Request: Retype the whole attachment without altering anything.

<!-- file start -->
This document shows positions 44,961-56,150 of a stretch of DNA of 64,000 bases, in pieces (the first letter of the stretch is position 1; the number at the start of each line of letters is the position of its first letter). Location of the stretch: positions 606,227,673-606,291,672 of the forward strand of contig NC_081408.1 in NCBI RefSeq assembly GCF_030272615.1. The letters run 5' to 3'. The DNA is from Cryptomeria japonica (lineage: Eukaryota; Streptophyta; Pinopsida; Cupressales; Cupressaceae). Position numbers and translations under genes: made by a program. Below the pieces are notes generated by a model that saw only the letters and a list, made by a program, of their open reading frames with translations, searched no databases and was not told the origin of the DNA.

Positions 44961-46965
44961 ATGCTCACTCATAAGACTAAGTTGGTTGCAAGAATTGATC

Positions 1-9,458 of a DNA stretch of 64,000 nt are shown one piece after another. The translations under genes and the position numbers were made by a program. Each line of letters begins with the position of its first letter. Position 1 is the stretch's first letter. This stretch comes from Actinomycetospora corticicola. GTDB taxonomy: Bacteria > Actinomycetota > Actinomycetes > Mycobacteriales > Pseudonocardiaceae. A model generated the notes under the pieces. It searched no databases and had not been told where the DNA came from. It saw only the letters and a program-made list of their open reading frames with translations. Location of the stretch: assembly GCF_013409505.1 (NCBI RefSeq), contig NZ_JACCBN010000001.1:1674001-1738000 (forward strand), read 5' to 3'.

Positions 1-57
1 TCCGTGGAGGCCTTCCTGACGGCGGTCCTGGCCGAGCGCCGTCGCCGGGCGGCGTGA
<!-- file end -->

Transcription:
This document shows positions 44,961-56,150 of a stretch of DNA of 64,000 bases, in pieces (the first letter of the stretch is position 1; the number at the start of each line of letters is the position of its first letter). Location of the stretch: positions 606,227,673-606,291,672 of the forward strand of contig NC_081408.1 in NCBI RefSeq assembly GCF_030272615.1. The letters run 5' to 3'. The DNA is from Cryptomeria japonica (lineage: Eukaryota; Streptophyta; Pinopsida; Cupressales; Cupressaceae). Position numbers and translations under genes: made by a program. Below the pieces are notes generated by a model that saw only the letters and a list, made by a program, of their open reading frames with translations, searched no databases and was not told the origin of the DNA.

Positions 44961-46965
44961 ATGCTCACTCATAAGACTAAGTTGGTTGCAAGAATTGATC

Positions 1-9,458 of a DNA stretch of 64,000 nt are shown one piece after another. The translations under genes and the position numbers were made by a program. Each line of letters begins with the position of its first letter. Position 1 is the stretch's first letter. This stretch comes from Actinomycetospora corticicola. GTDB taxonomy: Bacteria > Actinomycetota > Actinomycetes > Mycobacteriales > Pseudonocardiaceae. A model generated the notes under the pieces. It searched no databases and had not been told where the DNA came from. It saw only the letters and a program-made list of their open reading frames with translations. Location of the stretch: assembly GCF_013409505.1 (NCBI RefSeq), contig NZ_JACCBN010000001.1:1674001-1738000 (forward strand), read 5' to 3'.

Positions 1-57
1 TCCGTGGAGGCCTTCCTGACGGCGGTCCTGGCCGAGCGCCGTCGCCGGGCGGCGTGA